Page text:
Facebook Threatens Lawsuit Against Daily Mail
Facebook is threatening to sue the Daily Mail, after the newspaper published an article suggesting children who used the site would be approached by paedophiles
The Daily Mail could be facing legal action from Facebook over defamatory statements, after the newspaper published an article claiming that young girls who set up profiles on the social networking site are likely to be approached “within seconds” by men seeking sexual favours.
The article, published both in print and on the newspaper’s website on 10 March, detailed how the journalist, Mark Williams-Thomas – who also runs a child protection consultancy – posed as a 14-year-old girl online.
Facebook allegation withdrawn
“Even after 15 years in police detection I was shocked by what I encountered when I spent just five minutes on Facebook posing as a 14-year-old girl,” the article read. “Within 90 seconds a middle-aged man wanted to perform a sex act in front of me. I was deluged by strangers asking stomach-churning questions about my sexual experience. I was pressured to meet men with whom I’d never before communicated.”
However, it has since emerged that Williams-Thomas was not using Facebook for his research but a different, unspecified social network. In a message on Twitter he claims that the reference to Facebook was introduced by editors at the paper, despite being told it was wrong.
“I made it very clear in final copy to the Mail that the experiment was conducted on a SNS [social networking site] no mention of Facebook,” he tweeted.
The article was originally published under the headline “I posed as a girl of 14 on Facebook. What followed will sicken you.” All references to Facebook have since been removed and replaced with “a social networking site”. The headline has also been changed so that it now reads “I posed as a girl of 14 online. What followed will sicken you.”
The paper has also published a public apology for the error, admitting that “In an earlier version of this article, we wrongly stated that the criminologist had conducted an experiment into social networking sites by posing as a 14-year-old girl on Facebook … In fact he had used a different social networking site for this exercise. We are happy to set the record straight.”
In several cases it was impossible for the scenarios described by Williams-Thomas to have occurred on Facebook. In particular, the social network’s privacy settings mean that a 14-year-old girl could not receive a message from anyone unless they were a friend or shared a school network, and the site does not have video chat, as implied in the Mail’s original story.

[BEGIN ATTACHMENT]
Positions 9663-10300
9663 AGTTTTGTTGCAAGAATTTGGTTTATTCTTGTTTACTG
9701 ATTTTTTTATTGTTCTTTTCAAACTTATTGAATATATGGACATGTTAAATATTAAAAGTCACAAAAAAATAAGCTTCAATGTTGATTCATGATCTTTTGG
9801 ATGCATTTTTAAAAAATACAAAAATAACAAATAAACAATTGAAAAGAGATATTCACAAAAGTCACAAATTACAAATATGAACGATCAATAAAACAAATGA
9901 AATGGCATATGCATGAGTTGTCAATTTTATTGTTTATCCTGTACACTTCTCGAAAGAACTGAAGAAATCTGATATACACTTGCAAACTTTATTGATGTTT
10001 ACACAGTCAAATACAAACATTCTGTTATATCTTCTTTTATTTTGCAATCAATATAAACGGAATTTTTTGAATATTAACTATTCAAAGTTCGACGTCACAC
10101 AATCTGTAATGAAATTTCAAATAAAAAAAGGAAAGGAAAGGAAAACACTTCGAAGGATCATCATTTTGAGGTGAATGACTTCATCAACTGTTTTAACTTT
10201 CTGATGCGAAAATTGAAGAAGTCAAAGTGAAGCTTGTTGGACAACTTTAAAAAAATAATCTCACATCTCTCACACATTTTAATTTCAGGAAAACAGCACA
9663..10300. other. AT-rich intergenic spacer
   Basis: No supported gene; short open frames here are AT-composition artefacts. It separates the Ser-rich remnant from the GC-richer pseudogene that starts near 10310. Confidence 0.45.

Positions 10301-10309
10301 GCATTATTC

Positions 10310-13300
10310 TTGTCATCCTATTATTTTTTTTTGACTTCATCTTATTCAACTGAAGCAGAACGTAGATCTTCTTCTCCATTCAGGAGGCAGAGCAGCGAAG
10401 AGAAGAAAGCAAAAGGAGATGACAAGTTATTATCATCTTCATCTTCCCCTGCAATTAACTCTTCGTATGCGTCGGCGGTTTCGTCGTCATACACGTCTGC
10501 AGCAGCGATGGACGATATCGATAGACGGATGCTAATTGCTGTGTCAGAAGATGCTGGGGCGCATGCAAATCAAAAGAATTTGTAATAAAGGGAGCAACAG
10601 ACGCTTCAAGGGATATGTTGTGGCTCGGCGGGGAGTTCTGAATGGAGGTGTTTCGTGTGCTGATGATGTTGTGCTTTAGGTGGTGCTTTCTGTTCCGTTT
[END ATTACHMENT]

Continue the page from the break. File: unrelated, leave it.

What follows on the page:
However, a UK spokeswoman for Facebook said that the company was still considering legal action due to the brand damage that has been done. “If you were a Middle England reader and your child was on Facebook, this sort of thing would have a very serious effect on what you thought of us,” a Facebook spokeswoman told The Guardian.
The situation was further exacerbated by the fact that Facebook representatives were initially unable to get any response from the paper to their appeals for corrections. Attempts by its PR agency to post comments on the piece with clarifying text were also unsuccessful.
The issue of children’s safety online has been in the spotlight over the past week, after Peter Chapman (33) was convicted for murdering 17-year-old Ashleigh Hall. Chapman had got in touch with Hall via Facebook, leading to criticisms from some senior police officers over the dangers of social networking sites.
February saw the launch of the UK government’s online safety campaign, advising kids to “Zip it, Block it, Flag it” and use a panic button which contacts the Child Exploitation and Online Protection centre (CEOP) when faced with anything inappropriate online. Facebook has declined to add the CEOP button to its site, arguing that it already has global protection mechanisms beyond that offered by the UK-based agency.
Williams-Thomas is standing by his decision to keep the identity of the social network he used anonymous. “He does not want there to be another opening for paedophiles to head straight for,” said his spokeswoman.